How to Sleep Alone in a King-Size Bed (Paperback)
A Memoir of Starting Over
Broadway Books, 9780307346773, 288pp.
Publication Date: February 3, 2009
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Less than an hour after confronting her husband over his massive gambling losses, Theo banishes him from their home forever. With two young daughters to support and her life as a stay-at-home mother at an abrupt end, Nestor finds herself slipping from “middle-class grace” as she attends a court-ordered custody class, stumbles through job interviews, and–much to her surprise–falls in love once again. As Theo rebuilds her life and recovers her sense of self, she’s forced to confront her own family’s legacy of divorce. “I’m from a long line of stock market speculators, artists of unmarketable talents, and alcoholics,” writes Nestor. “The higher, harder road is not our road. We move, we divorce, we drink, or we disappear.”
Nestor’s journey takes her deep into her family’s past, to a tiny village in Mexico, where she discovers the truth about how her sister ended up living in a convent there after their parents divorced in the early sixties. What she learns ultimately brings her closer to understanding her own divorce and its impact on her two daughters. “I knew from experience that for children divorce means half the world is constantly eclipsed. When you’re with one parent, the other must always slip out of view,” Nestor writes.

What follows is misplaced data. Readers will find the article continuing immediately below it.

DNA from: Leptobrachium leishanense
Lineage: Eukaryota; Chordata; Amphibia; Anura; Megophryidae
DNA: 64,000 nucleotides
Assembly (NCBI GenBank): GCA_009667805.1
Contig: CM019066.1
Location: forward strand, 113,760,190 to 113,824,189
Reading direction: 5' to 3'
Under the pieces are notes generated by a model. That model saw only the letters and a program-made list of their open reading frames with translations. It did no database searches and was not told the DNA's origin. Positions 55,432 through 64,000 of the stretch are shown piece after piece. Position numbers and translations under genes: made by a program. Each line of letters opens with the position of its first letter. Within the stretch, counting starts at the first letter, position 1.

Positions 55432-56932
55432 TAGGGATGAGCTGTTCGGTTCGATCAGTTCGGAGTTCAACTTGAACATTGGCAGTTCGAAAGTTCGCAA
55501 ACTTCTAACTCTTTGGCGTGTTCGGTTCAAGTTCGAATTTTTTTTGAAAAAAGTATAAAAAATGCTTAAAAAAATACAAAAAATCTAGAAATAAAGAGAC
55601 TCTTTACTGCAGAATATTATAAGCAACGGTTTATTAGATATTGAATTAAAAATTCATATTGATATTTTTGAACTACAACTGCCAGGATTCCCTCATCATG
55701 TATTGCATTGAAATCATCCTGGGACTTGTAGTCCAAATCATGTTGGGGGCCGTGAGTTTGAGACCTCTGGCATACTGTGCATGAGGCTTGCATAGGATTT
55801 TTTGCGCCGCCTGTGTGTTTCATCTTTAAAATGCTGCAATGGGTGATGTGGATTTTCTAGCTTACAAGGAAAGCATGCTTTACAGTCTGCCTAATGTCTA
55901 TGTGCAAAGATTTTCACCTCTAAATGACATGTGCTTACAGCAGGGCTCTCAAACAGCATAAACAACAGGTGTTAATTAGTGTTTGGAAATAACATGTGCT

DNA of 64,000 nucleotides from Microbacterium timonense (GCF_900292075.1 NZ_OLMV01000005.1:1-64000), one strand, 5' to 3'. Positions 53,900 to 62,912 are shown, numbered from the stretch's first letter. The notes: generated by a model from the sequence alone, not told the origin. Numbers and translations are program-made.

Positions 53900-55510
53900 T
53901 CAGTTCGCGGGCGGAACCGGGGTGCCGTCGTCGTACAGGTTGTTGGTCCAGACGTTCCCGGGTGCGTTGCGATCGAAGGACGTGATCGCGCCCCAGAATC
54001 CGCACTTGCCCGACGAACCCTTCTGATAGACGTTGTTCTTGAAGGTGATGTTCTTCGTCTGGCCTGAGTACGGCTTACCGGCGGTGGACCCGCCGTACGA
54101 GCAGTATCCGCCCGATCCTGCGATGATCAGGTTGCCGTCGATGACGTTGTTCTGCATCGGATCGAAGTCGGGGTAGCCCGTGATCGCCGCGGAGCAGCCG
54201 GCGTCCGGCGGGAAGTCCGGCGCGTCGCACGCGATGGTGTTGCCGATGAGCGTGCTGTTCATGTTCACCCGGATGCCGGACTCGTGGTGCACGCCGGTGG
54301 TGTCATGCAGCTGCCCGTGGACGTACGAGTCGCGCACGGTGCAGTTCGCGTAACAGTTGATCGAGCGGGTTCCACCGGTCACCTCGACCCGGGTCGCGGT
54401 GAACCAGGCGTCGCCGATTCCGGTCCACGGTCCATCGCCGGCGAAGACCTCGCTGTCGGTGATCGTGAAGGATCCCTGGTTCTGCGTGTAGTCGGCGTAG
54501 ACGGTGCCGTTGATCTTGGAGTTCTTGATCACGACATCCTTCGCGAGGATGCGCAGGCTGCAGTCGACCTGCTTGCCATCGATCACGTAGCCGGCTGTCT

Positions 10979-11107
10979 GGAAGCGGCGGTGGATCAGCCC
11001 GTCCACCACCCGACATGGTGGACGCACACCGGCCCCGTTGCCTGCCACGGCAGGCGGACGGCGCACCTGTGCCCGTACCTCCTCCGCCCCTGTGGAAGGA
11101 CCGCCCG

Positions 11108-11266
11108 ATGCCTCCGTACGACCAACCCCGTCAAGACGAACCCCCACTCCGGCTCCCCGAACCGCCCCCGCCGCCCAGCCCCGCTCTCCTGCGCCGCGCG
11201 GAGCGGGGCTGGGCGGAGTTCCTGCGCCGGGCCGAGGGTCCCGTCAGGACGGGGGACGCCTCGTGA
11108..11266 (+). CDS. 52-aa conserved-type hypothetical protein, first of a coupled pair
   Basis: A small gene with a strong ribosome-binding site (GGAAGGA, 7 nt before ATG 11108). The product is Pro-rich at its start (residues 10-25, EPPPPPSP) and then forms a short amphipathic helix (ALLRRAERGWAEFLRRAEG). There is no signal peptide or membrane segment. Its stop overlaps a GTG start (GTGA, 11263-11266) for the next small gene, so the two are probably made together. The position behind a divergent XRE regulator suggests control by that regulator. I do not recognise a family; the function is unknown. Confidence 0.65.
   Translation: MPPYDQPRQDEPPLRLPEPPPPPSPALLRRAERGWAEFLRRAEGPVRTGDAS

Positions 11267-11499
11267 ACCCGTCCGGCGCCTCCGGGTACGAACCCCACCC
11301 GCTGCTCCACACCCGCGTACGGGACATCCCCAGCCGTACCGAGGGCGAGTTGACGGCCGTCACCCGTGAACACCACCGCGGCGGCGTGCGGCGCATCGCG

Funny, openhearted, and brave, How to Sleep Alone in a King-Size Bed will speak to anyone who has passed through the halls of divorce court or risked tenderness after loss. It marks the debut of an enchanting, deeply truthful voice.
About the Author
Praise For How to Sleep Alone in a King-Size Bed: A Memoir of Starting Over…
—Frank McCourt, author of Angela's Ashes
“Theo Nestor has an uncommon ability to evoke common yet very intense emotions. How to Sleep Alone in a King-Size Bed is smart, astringent, funny, precise, candid, and possesses not an ounce of self-pity.”
—David Shields, author of The Thing About Life Is That One Day You’ll Be Dead
“Heartbreakingly honest, wryly funny, and revelatory . . . [Nestor’s] clever and relatable prose makes her tale endearing and insightful, and she sidesteps the clichés of a woman wounded with bittersweet honesty.”
“A divorced mother’s funny, chatty, revealing take on Splitsville–with just enough anguish and sadness to be utterly believable...An unexpected treat here is a vivid portrait of the author's thrice-married, utterly nonmaternal but generous mother...Women going through the pain and turmoil of separation and divorce will appreciate Nestor’s candor and wit. Not another slick how-to, but a comforting reminder that life goes on after the spouse is gone.” —Kirkus